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A family who've been unable to see a local NHS dentist have taken to thinking outside of the box – and outside of the country – to make sure they get a check-up.
The Woodmanseys travel 6,000 miles from their home in Yorkshire to Brazil in order to make sure their teeth are in order and claim it works out more cost-effective for them to do so.
Dad Stuart Woodmansey, 43, told The Sun that it is cheaper to fly his wife Kedma, 41, and young son Jacob there than go private in the UK – something he says they'd have to do owing to the difficulties they were having in finding dentists that would take on NHS patients.
Apparently nine in 10 dental practices were not taking new NHS patients currently, leaving people like Stuart with a headache as to what to do to make sure they don't end up with a toothache as well.
The security consultant, from Market Weighton, East Yorkshire, said: “I can’t get an appointment in our area, I’ve been trying for years. I have to go in Brazil when we’re there on holiday.”
Stuart went on to explain that he takes his family to a dentist in his wife Kedma’s home city of São Paulo.
He pointed out: “After you’ve paid for a flight – about £600 to £700 – the dentist in Brazil only charges around £50 a visit.
“It works out much cheaper than £1,000 for private treatment here.”
Stuart apparently last saw the dentist in Brazil just before the pandemic and plans to have a check-up on his next trip.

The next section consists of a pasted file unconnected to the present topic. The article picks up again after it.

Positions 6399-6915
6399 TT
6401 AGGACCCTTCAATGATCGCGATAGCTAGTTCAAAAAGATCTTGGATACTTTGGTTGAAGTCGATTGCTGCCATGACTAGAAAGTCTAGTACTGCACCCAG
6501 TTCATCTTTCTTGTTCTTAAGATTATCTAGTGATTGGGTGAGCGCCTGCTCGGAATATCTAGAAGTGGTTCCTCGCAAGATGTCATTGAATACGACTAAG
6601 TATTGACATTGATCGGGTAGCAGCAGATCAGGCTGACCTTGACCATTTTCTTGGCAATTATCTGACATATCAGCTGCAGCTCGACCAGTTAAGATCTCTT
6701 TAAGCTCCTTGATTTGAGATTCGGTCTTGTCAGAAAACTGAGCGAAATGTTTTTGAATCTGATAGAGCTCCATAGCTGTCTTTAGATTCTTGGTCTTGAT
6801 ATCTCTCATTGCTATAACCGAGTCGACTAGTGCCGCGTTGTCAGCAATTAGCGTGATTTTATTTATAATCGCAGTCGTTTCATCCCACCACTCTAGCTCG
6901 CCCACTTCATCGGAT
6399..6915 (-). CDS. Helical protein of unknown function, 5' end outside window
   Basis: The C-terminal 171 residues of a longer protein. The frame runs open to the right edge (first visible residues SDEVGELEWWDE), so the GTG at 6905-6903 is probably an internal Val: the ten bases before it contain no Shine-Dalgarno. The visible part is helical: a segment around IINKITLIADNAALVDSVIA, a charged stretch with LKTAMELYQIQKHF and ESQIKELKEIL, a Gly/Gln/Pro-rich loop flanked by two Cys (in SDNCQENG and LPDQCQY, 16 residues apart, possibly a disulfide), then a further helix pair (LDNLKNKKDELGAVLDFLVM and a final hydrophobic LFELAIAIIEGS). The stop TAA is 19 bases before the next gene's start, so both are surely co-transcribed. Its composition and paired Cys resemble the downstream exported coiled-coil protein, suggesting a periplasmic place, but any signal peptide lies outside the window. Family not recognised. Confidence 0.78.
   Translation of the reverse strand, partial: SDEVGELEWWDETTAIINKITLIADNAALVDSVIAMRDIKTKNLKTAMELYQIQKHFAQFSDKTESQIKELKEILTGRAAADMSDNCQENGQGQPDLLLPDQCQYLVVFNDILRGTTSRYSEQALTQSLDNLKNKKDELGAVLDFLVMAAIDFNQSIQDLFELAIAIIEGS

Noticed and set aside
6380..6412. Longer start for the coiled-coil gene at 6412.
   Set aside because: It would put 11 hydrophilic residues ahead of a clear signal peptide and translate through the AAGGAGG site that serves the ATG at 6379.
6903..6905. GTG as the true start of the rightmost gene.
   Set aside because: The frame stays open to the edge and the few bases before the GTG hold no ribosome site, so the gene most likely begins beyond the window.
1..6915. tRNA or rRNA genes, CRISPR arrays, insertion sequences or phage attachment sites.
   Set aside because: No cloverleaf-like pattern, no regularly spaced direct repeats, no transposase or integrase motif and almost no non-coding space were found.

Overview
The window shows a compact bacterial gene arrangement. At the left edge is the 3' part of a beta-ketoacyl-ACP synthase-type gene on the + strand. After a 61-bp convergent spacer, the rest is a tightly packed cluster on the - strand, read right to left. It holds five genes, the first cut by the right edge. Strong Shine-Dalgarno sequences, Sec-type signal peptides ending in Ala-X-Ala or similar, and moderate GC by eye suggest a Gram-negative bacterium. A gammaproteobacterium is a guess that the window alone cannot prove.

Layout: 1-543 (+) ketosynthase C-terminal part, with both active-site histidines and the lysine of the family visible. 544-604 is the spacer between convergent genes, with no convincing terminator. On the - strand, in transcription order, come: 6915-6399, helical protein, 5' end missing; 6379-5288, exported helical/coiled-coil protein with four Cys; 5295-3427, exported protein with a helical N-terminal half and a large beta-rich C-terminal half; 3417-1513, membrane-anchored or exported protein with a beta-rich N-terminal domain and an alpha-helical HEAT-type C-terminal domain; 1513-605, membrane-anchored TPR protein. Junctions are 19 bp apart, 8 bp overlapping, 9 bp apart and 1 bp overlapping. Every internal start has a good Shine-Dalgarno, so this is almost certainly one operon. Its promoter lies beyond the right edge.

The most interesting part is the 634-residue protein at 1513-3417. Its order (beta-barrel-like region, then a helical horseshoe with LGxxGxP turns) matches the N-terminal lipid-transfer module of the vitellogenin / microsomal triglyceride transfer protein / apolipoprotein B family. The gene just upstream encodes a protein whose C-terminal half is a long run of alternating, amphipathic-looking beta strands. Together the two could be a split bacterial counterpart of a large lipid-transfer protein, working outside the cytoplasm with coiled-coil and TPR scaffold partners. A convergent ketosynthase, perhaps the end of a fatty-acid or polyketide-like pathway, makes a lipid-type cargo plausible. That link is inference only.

While the cost of dental care varies around the world, there's no denying that private healthcare in many westernised countries is increasingly unaffordable to the public at large.
In Australia, though, one political party wants to tackle the problem and make billionaires pay for the country's dental care via a billionaire tax.
The Greens political party in Australia last month announced an election policy that would put dental work on Medicare, with Australia's richest paying for it.
Greens leader Adam Bandt said that if the party holds the balance of power after the polls close on May 21 they plan to make free dental care a top priority for the country.
The political party stated that they will pay for the $7.5 billion policy by introducing a 6 percent additional tax on billionaires and a corporate ‘super profits tax’.
Mr Bandt says they have a good track record in this realm after they successfully negotiated a $4 billion reform dental package for low-income families in 2010.
He said in a press conference announcing the policy: "The best way to tackle the rising cost of living is to make healthcare and housing cheaper, not one-off handouts that get eaten up by inflation.
"People will be better off if dental is in Medicare."
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